ScaLAPACK is designed to give high efficiency on MIMD distributed memory concurrent supercomputers, such as the Intel Paragon, IBM SP series, and the Cray T3 series. In addition, the software is designed so that it can be used with clusters of workstations through a networked environment and with a heterogeneous computing environment via PVM or MPI. Indeed, ScaLAPACK can run on any machine that supports either PVM or MPI . See Chapter 5 for some examples of the performance achieved by ScaLAPACK routines.
The ScaLAPACK strategy for combining efficiency with portability is to construct the software so that as much as possible of the computation is performed by calls to the Parallel Basic Linear Algebra Subprograms (PBLAS). The PBLAS [26, 104] perform global computation by relying on the Basic Linear Algebra Subprograms (BLAS) [93, 59, 57] for local computation and the Basic Linear Algebra Communication Subprograms (BLACS) [54, 113] for communication.
The efficiency of ScaLAPACK software depends on the use of block-partitioned algorithms and on efficient implementations of the BLAS and the BLACS being provided by computer vendors (and others) for their machines. Thus, the BLAS and the BLACS form a low-level interface between ScaLAPACK software and different machine architectures. Above this level, all of the ScaLAPACK software is portable.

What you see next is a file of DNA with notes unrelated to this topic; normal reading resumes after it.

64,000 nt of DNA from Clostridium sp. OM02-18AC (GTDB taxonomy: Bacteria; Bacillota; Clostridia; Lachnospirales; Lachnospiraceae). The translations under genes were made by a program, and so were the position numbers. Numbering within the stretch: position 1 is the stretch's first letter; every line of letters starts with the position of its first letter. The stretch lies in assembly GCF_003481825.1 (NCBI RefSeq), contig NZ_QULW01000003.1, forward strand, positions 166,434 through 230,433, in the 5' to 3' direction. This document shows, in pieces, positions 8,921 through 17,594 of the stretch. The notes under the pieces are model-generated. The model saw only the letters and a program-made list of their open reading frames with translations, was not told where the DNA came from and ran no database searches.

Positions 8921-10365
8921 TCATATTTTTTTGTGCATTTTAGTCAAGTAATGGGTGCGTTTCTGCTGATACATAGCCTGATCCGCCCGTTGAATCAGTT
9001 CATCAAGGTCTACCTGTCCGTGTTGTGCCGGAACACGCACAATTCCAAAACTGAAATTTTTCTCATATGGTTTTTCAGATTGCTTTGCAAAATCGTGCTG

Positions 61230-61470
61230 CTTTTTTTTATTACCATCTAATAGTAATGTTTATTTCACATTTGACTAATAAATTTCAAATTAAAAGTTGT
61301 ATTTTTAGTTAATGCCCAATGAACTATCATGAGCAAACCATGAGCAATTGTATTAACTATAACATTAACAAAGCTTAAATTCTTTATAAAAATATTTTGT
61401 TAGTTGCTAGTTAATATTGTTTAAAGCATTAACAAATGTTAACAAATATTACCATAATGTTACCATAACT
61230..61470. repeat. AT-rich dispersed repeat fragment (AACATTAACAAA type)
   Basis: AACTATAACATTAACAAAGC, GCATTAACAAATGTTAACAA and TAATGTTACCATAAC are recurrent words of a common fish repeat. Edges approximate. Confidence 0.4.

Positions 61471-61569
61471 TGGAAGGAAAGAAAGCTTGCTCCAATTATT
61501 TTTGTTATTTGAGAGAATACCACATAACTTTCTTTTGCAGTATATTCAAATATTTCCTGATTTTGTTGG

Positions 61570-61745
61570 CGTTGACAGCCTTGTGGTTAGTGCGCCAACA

The BLAS, PBLAS, and the BLACS are not, strictly speaking, part of ScaLAPACK. C code for the PBLAS is included in the ScaLAPACK distribution. Since the performance of the package depends upon the BLAS and the BLACS being implemented efficiently, we have not included this software with the ScaLAPACK distribution. A machine-specific implementation of the BLAS and the BLACS should be used. If a machine-optimized version of the BLAS is not available, a Fortran 77 reference implementation of the BLAS is available from netlib (see section 1.5). This code constitutes the ``model implementation'' [58, 56]. The model implementation of the BLAS is not expected to perform as well as a specially tuned implementation on most high-performance computers -- on some machines it may give much worse performance -- but it allows users to run ScaLAPACK codes on machines that do not offer any other implementation of the BLAS.
If a vendor-optimized version of the BLACS is not available for a specific architecture, efficiently ported versions of the BLACS are available on netlib. Currently, the BLACS have been efficiently ported on machine-specific message-passing libraries such as the IBM (MPL) and Intel (NX) message-passing libraries, as well as more generic interfaces such as PVM and MPI . The BLACS overhead has been shown to be negligible in . Refer to the URL for the blacs directory on netlib for more details: